Also known as the Hofschule or Compiègne Antiphonary, was prepared for Charles the Bald in the latter years of his reign. The dedication of the octagonal chapel of St Mary, part of the royal palace at Compiègne, on 5th May 877 seems to have been the likely occasion for its preparation. Compiègne may also have been the site of the manuscript's production, and perhaps therefore also the home of the atelier known as the so-called ‘Hofschule Karls des Kahlen’. Originally an independent bound volume, Michael Huglo has made the case for this Antiphonary being brought together with an accompanying -  but physically independent Gradual  - to produce the composite codex known today as BN lat. 17436. This act of aggregation seemingly occurred in the late eighteenth century. The manuscript holds an important place in the history of liturgical manuscripts: it is 'the sole witness to the official [i.e., Carolingian] character of the antiphonal', in the words of Eric Palazzo. No less elevated is its place in the study of on ninth-century art, royal patronage and religious reactions  to Viking attacks. Famously, folio 24r contains the frequently-cited neumed prayer ‘Summa pia ...’ with its request, ‘From the wild Norman people, deliver us ..’ (de gente fera Normannica nos libera). It should be noted that this is not contemporary with the main text,  but was added at a later date (Note: this is a correction to my initial version of this post). This page can be examined in considerable detail here. (Several translations and transcriptions are floating around online.) The Antiphonary also contains a complete office for the reception of a king, De susceptione regum, which can be read here. For the text of this royal liturgy see R.-J. Herbert, CAO, I, pp. 366-8. PL 78, cols. 827-8 offers an earlier, but perhaps more easily accessible, edition. 
Some recent studies on this manuscript: R. Jacobsson, ‘The Antiphoner of Compiègne’ in M. Fassler and R. A. Baltzer, eds, The Divine Office in the Latin Middle Ages. Methodology and Source Studies, Regional Developments, Hagiography. Written in Honor of Professor Ruth Steiner (Oxford, 2000), pp. 147-179 (cited above); M. Huglo, ‘Observations codicologiques sur l'antiphonaire de Compiègne (Paris, B. N. lat. 17436)’, in  P. Cahn et A.-K. Heimer, eds, De Musica et Cantu. Studien zur Geschichte der Kirchenmusik und der Oper (Hildesheim, 1993), pp. 117-129; I. Garipzanov, The symbolic language of authority in the Carolingian world (c. 751-877) (Leiden, 2008), p. 93; A. Hughes, ‘The Monarch as the Object of Liturgical Veneration’, in A. Duggan, ed., Kings and Kingship in Medieval Europe (London, 1993), pp. 375-424. Online access to BN lat. 17436 and the image reproduced above both come via Gallica, bibliothèque numérique, the extraordinary open access project of the Bibliothèque nationale de France. Reproduction here accords with the BN's requirements of fair non-profit use. 

Monday, July 25, 2011

Al-Tartushi, A Cordoban Traveller in the Ottonian World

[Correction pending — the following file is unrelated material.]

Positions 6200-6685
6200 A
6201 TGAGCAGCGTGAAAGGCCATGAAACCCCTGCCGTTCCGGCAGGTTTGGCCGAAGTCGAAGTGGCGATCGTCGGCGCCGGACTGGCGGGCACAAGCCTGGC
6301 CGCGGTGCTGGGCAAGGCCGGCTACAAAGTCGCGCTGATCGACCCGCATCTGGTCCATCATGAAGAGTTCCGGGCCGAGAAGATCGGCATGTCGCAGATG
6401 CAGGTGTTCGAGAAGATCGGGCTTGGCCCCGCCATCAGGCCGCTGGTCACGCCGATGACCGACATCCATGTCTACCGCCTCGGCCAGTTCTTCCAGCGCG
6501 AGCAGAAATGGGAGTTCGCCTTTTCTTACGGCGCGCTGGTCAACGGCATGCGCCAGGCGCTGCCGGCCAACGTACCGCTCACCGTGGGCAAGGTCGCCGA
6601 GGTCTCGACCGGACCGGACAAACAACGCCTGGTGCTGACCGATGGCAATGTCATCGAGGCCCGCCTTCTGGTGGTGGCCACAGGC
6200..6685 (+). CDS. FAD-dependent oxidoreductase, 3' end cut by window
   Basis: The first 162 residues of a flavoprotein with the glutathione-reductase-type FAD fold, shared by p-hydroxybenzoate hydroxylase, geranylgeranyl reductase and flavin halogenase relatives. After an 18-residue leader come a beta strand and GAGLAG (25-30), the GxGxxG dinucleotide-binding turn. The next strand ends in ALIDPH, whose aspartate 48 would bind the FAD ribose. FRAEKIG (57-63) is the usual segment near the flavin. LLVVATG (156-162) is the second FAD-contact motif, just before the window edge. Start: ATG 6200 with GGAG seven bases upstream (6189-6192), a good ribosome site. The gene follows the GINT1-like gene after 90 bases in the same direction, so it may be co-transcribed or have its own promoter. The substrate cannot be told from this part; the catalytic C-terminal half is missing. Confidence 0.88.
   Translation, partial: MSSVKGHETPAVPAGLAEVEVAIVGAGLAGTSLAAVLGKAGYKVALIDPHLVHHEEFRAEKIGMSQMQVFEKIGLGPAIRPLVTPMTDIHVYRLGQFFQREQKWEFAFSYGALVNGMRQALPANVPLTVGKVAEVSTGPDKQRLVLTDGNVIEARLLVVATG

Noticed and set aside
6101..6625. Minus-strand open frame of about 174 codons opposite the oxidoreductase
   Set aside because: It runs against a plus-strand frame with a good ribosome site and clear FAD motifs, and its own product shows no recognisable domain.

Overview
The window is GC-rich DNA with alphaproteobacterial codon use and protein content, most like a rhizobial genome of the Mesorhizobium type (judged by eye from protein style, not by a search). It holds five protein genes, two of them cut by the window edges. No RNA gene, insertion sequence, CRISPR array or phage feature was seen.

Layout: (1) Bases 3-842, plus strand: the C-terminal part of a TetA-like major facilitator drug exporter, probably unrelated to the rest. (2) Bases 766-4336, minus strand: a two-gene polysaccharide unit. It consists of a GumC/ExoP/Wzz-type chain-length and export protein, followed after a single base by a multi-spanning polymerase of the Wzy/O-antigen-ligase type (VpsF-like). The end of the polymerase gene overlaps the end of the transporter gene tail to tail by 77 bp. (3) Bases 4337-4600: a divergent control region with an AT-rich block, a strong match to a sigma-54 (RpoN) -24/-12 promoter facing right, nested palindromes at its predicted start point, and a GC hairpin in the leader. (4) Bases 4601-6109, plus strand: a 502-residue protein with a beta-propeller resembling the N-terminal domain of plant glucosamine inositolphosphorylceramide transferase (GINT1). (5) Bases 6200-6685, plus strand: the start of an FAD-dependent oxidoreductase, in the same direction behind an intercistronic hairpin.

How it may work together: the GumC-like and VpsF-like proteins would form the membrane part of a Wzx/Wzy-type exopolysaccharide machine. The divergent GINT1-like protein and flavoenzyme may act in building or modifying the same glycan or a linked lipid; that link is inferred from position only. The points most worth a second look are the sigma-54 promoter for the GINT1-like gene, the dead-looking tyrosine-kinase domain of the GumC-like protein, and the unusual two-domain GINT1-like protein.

“It is extraordinary that one can find at Mainz, at the extreme end of the West, perfumes and spices that only take their birth in the deepest end of the East ...”. Born into the Jewish community of Tortosa (Turtush) sometime in the second quarter of the tenth century, Ibrahim ibn Ya`qûb (al-Tartushi) has left us a rare account of journey he undertook in 961-2 through parts of western and central Europe. His original text does not survive. Fragments of it - themselves interpolated at points - are embedded in later texts, specifically those of Abu `Ubayd al-Bakri al-Andalusi in the fifth/eleventh century and Abu Yahya Zakariya' ibn Muhammad al-Qazwini in the seventh/thirteenth century. Whilst the former copied al-Tartushi’s account of his time in Slavic territories, the latter reproduced the accounts of West and East Francia, Hedeby and other western European centres. (The interpolations are interesting in their own right: not least, al-Udhri’s detailed account of Icelandic - or perhaps Irish - whaling techniques.)Al-Tartushi’s ‘original’ work was probably a report drafted for the Umayyad caliph of Spain, al-akam II (r. 961–976), following a visit to Germany as head of a delegation to Emperor Otto I. His interests in matters of trade and medicine have contributed to him being identified as both a merchant and a doctor. (Both are certainly plausible occupations for a tenth-century traveller, but his no less recurrent interest in buildings might lead to the conclusion on the evidence of the text that he might just as well have been a Cordoban builder or architect.. .)  The chronology of his meetings with Otto I remains contested. Many things caught al-Tartushi’s interest: animal sacrifice, infanticide, the relative empowerment of the women at Hedeby - they could divorce at will. He approved of the habit of both sexes wearing indelible eye-makeup. An appreciation of Scandinavian singing, however, was beyond him. It was worse than dogs howling, he reported. (Historians and theorists of Scandinavian black metal, take note...). Trading networks were a recurrent source of fascination for al-Tartushi. In Prague he noted dirham in circulation that had been minted in Samarqand decades earlier, around 913. In Augsburg it was the odd system of establishing prices that piqued his interest. The type of goods in circulation and local crops, diet  and novel creatures were noted. Of Francia ('Ifrandiya'), he observed: ‘the cold is very strong, and the climate harsh. Nevertheless the country is rich in cereals, fruits, crops, rivers ...’. Frankish armies were brave, though, and their soldiers' swords stronger than those available from India. (Our traveller seems to have been an inveterate comparative anthropologist.) Al-Tartushi was less impressed, however, by Frankish personal hygiene. Franks washed in old water once or twice a year; they wore their clothes until they fell apart (comments reminiscent both of Ibn Fadlan on the Rus and Liutprand on the Constantinopolitan court.) Al-Tartushi was told something of the miracles of St Martin and found Fulda particularly impressive: he described it as a large stone-built city  possessed of the largest church he had seen. Forbidden to women, he explained, Fulda was populated only by churchmen. Fulda's liturgical furnishings caught his eye, too, including a reliquary (of Boniface?) "an idol ... representing the martyr, his face turned to the west”, crucifixes, and church plate. Even for someone from wealthy Umayyad Spain Fulda's riches - or perhaps more accurately its concentration of them - seemed remarkable. The excerpts from al-Tartushi to be found in al-Bakri address Eastern Europe exclusively, and rely upon both first-hand experience and the reports of others: “On the West of the Rus there is a town of women. They possess land and slaves, and when one of them delivers a son they kill him. They ride horses, take the field in war in person, and possess courage and bravery. Says Ibn-Yaqub [al-Tartushi]: ‘The information about this town is true. I was told it by Huta (Otto), the king of the Romans'” A town of women, then, in contrast with Fulda, the holy city of men. (Female religious, incidentally, don't seem to be present in al-Tartushi's world view.) Al-Tartushi’s account harmonizes with Cosmas of Prague’s account of the Amazonian ‘city of girls’ called 'Devin' in Bohemia, part of his discussion of Prague’s foundation myth: Chronica Boemarum, ed., B. Berthold, Die Chronik der Böhmen des Cosmas von Prag, MGH SRG, n.s. II  (Berlin, 1923) , I.4. (For more on Cosmas'  text, without, I think, reference to this earlier report of it, see  P.J. Geary, Women at the Beginning. Origin myths from the Amazons to the Virgin Mary (Princeton, 2006), pp. 39-40; H. Wolfram, ‘Origo gentis’, RdGA 22 (2003), 174-8. Coherent and genuinely cross-cultural studies of such cross-cultural travel in the early Middle Ages remain rare; largely, one imagines, because of the range of linguistic competency required for the work to be undertaken properly. No full English translation and commentary of Al-Tartushi currently exists. The works below, however, do allow scholars of the Latin West some mediated access to an invaluable 'outside' perspective on tenth-century Europe. French translation of the passages on West and East Francia, Hedeby and Ireland (recte: Iceland, surely): A. Miquel, A.,  L'Europe occidentale dans la relation arabe d'Ibrahim b. Ya'qub (Xe siècle) Annales ESC 21(1966), pp.  1048-1064.German translation: George Jacob, 'Zwei arabische Reiseberichte über Deutschland aus der Zeit Kaisers Otto des Grossen', Studien in den arabischen Geographen 4 (1892), pp. 127-49. English translation of the passages on the Slavs: S. Rapoport, 'On the Early Slavs. The Narrative of Ibrahim-Ibn-Yakub',  Slavonic and East European Review, 8 (1929-1930), pp. 331-41, JSTOR required for full access.  Further (recent) studies: Ibrāhīmb.Yaʿḳūbal-Isrāʾīlī al-urūs̲h̲ī, Encylopedia of Islam, 2nd edition; N. Profantová, ‘Archeology and written sources on eighth- to tenth- century Bohemia',  Early Medieval Europe 17 (2009), pp. 286–310; P. Charvat and J. Prosecky, eds, Ibrahim ibn Ya'qub at-Turtushi: Christianity, Islam and Judaism meet in East-Central Europe, c.800-1300 A.D. Proceedings of the international colloquy 25-29 april 1994 (Prague, 1996); P. Engels, ‘Der Reisebericht des Ibrahim ibn Ya'qub (961/966)’, in A. Von Euw and P. Schreiner, eds, Kaiserin Theophanu. Begegnung des Ostens und Westens um die Wende des ersten Jahrtausends. Gedenkschrift des Kölner Schnütgen-Museums zum 1000. Todesjahr der Kaiserin (Cologne, 1991), pp. 413-422; F. Sezgin with M. Amawi, Studies on Ibrāhīm ibn Yaʿqūb (2nd half 10th century) and on his account of Eastern Europe. Publications of the Institute for the History of Arabic-Islamic Science. Islamic Geography 159 (Frankfurt-am -Main, 1994).